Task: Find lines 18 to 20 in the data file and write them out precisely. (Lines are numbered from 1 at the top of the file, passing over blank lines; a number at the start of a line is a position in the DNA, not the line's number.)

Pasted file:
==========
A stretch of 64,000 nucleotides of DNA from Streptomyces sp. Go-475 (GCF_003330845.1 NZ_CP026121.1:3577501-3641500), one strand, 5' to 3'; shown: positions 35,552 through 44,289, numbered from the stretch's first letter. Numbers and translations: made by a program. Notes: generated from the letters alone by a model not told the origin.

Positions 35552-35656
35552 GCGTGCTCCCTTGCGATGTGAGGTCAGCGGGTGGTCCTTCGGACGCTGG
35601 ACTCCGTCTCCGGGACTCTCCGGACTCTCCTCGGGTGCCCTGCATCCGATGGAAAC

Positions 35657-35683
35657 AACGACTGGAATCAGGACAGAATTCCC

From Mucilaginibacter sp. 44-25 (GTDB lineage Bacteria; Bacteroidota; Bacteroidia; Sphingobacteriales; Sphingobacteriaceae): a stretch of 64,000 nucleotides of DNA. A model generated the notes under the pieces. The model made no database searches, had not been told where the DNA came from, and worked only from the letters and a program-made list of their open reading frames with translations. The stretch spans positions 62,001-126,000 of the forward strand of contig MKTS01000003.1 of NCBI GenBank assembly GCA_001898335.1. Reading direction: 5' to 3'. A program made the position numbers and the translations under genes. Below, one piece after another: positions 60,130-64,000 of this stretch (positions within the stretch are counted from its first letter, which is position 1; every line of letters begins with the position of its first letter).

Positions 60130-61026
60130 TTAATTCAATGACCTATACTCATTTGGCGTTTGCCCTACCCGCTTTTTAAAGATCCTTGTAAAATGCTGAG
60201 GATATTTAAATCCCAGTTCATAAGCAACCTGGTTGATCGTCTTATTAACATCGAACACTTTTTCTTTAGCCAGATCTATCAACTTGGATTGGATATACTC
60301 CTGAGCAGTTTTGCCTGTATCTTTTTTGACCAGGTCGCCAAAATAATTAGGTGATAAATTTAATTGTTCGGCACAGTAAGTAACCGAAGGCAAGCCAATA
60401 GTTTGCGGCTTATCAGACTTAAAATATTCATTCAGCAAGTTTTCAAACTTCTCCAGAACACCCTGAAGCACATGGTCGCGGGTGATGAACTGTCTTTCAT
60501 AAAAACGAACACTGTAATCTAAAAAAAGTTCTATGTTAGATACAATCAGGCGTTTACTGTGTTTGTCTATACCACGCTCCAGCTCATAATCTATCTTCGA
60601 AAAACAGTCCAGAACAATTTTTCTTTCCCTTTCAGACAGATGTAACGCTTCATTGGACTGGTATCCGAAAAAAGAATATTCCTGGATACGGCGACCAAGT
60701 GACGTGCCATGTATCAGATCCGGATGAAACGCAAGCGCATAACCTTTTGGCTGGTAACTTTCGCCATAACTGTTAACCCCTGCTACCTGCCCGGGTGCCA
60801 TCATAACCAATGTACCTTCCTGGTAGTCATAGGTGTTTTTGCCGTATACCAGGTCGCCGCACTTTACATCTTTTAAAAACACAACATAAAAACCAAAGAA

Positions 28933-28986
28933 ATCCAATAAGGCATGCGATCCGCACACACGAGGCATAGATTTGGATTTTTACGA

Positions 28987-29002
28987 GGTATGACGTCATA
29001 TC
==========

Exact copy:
28933 ATCCAATAAGGCATGCGATCCGCACACACGAGGCATAGATTTGGATTTTTACGA

Positions 28987-29002
28987 GGTATGACGTCATA